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I am bringing my fish inside for the winter. What do I need? | Decorative Ponds & Water Gardens Q & A


Q: I am bringing my fish inside for the winter. What do I need?

Q: I am bringing my fish inside for the winter. What do I need?

Carol – Afton, MN

A: In last week’s blog, we talked about how deep your pond needs to be to overwinter your fish outdoors. As promised, this week we’ll talk about what to do if your pond is less than 18 inches deep or you think your temperatures are too cold outside for your finned friends.

Bring ‘m Inside!
Do you have a pole barn? A garage? A basement? An unused outbuilding? These places make perfect indoor places to overwinter your fish. Koi and goldfish begin their wintertime dormancy at about 45 degrees Fahrenheit, so it’s best to choose a space that hovers at about this temperature or below.

The Gear
To prepare your fishes’ winter home, you’ll need some special supplies, including:

  • Stock Tank or Holding Tank: This will be your indoor pond area. Because your fish will be dormant they won’t need a huge pond to live in, so you can get away with smaller quarters. Choose a tank that’s sized appropriately for the number and size of your fish. To make the transition easier, use a siphon to fill the holding tank with water from your pond.
  • Pond Netting: The close quarters might surprise your fish and they could try to make a jump for it, so make sure you cover the tank with The Pond Guy® Premium Pond Netting and secure it with bungee cords or other tie-downs. That will keep them safe and secure.
  • Aeration System: Just as you aerate your water garden, you’ll need to aerate your holding tank to keep the water oxygenated. An energy-efficient PondAir™ Aeration Kit will work in setups up to 2,000 gallons; a KoiAir™ Aeration System will work in larger setups with more fish.
  • Filter: If your region is warmer, you might consider adding a ClearSolution™ Filtration System (for setups less than 1,200 gallons) or AllClear™ Pressurized Filter (for larger setups) to keep your water clear and your fish healthy.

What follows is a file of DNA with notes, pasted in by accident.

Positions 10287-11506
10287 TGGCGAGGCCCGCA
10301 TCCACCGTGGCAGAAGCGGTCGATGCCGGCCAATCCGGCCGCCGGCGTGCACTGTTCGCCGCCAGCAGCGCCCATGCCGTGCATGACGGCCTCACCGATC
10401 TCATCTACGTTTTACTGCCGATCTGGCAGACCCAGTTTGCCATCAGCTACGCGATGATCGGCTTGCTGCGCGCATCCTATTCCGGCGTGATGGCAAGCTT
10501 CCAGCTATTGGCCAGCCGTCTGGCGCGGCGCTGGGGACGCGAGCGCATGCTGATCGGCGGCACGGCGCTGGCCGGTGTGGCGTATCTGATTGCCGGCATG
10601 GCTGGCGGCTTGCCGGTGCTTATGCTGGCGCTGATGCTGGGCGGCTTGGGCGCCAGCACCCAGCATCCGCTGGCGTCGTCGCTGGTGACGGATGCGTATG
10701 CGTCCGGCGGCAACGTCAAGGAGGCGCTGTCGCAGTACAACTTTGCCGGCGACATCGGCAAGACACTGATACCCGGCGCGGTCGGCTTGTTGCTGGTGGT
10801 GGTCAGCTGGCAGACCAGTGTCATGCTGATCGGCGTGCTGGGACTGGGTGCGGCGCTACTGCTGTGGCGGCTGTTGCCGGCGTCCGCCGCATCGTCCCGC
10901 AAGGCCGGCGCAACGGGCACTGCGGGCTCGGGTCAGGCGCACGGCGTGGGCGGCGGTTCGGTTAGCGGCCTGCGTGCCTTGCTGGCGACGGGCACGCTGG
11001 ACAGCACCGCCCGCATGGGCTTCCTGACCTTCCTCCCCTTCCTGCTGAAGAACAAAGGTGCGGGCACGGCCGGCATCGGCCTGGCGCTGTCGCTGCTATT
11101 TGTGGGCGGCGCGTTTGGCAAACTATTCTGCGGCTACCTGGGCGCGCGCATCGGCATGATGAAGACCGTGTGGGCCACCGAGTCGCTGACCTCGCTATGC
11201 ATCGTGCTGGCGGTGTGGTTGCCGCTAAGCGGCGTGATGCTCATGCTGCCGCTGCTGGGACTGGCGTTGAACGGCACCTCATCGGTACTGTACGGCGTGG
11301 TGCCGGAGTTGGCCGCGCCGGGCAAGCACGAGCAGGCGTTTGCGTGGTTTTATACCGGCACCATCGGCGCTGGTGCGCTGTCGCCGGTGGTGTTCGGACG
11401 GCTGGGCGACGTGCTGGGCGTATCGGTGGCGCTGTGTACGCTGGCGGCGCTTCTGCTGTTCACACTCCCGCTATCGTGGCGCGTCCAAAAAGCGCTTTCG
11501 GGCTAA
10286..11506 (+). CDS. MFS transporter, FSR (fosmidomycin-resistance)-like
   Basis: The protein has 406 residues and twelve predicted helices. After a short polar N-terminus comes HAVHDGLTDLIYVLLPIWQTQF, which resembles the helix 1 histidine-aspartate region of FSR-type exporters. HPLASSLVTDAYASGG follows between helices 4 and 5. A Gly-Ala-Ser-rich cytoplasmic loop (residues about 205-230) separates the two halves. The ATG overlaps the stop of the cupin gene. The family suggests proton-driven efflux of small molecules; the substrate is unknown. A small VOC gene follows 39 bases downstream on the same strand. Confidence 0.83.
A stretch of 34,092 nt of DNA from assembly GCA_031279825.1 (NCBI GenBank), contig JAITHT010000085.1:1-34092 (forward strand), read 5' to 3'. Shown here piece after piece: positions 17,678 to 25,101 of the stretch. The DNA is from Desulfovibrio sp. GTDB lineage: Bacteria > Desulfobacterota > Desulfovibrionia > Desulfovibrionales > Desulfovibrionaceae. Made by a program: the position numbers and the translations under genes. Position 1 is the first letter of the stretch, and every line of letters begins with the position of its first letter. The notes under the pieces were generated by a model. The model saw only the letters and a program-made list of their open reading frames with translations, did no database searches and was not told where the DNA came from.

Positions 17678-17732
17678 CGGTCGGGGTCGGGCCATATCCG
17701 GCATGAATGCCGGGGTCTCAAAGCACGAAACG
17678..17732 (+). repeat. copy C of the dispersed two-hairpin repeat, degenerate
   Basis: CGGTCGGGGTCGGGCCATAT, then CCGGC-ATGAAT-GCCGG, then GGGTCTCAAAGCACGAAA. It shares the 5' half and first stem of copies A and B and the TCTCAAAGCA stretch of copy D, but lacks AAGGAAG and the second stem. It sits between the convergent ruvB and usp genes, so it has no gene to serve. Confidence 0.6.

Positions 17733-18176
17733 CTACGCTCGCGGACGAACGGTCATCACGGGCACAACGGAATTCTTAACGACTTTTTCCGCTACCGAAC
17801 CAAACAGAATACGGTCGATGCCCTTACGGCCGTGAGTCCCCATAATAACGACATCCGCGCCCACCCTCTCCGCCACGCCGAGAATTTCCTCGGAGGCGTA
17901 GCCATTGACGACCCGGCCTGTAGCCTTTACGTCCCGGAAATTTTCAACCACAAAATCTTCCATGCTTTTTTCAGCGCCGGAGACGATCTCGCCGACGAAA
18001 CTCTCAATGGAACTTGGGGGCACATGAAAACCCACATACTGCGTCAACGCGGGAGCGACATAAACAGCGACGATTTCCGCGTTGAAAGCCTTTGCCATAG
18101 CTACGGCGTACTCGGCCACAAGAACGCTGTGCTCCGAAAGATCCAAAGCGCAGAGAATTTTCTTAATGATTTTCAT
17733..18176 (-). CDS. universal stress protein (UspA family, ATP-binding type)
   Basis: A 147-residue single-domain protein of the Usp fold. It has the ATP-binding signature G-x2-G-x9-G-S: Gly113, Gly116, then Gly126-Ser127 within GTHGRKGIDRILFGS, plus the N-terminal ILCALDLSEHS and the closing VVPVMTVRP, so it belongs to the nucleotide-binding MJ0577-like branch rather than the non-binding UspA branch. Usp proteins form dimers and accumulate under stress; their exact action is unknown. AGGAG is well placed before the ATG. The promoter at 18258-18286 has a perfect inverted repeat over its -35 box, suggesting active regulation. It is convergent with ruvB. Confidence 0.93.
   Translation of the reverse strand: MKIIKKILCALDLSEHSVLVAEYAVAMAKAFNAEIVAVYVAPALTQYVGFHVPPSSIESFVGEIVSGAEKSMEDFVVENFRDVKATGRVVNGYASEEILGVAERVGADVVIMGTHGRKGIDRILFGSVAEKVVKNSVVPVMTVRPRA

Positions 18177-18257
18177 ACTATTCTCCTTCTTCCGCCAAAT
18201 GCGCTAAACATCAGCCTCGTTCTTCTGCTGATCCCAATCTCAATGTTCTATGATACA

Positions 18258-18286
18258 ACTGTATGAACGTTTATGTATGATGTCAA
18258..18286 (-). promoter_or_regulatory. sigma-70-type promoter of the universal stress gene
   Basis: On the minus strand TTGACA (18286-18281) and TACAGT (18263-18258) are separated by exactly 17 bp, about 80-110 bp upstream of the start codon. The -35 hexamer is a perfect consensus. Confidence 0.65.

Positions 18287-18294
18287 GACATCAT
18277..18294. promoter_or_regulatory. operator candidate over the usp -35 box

Wintertime Chores
Caring for your fish in their indoor digs is similar to what you do when they’re outside. Because the living quarters are cramped, check your water parameters with a test kit once a week or so to ensure the water quality is safe. Also, check you water levels and add water as needed, and keep an eye on the equipment to make sure it’s working properly.

Other than that, your fish should be just fine through the winter. Once spring rolls around and water temperatures warm up, they’ll be ready to stretch their fins!

Pond Talk: If you overwinter your fish indoors, what kind of setup do you have?

Keep Your Pond Oxygenated All Winter - Pond Logic(r) PondAir(tm) Aeration Kit

One Response

  1. CAROL, WHEN EVER YOU HAVE FISH INDOORS REMEMBER TO FEED THEM, THERE IS NO ALGAE FOR THEM TO EAT. THEY ARE DORMANT OUT SIDE BUT ACTIVE INSIDE , WHY WARMER WATER !!
    REMEMBER TO FLOAT THE FISH IN A BAG FOR 10 – 20 MINUTES BEFORE ADDING THEM TO THE POND,OTHER WISE A GREAT WAY FOR THEM TO GET THE ICK,AND YOU DON’T WANT THAT.
    JUST DON’T OVER FEED THEM WHEN YOU DO. THEY WILL EAT IT OFF THE BOTTOM OF A SMOOTH SURFACE. LAY YOUR SMALL PUMP ON IT’S SIDE SO AS NOT TO SPLASH OUT!! IF THAT IS TO STRONG PLACE A ROCK IN FRONT OF IT IN A CORNER. DON’T WORRY ABOUT WATER TEMP THEY WILL TAKE CARE OF THEMSELVES. THEY LIKE IT COLDER THEN WARMER ANYWAYS.

    GOOD LUCK,YOUR PONDERING FRIEND — GREG JOHNSON

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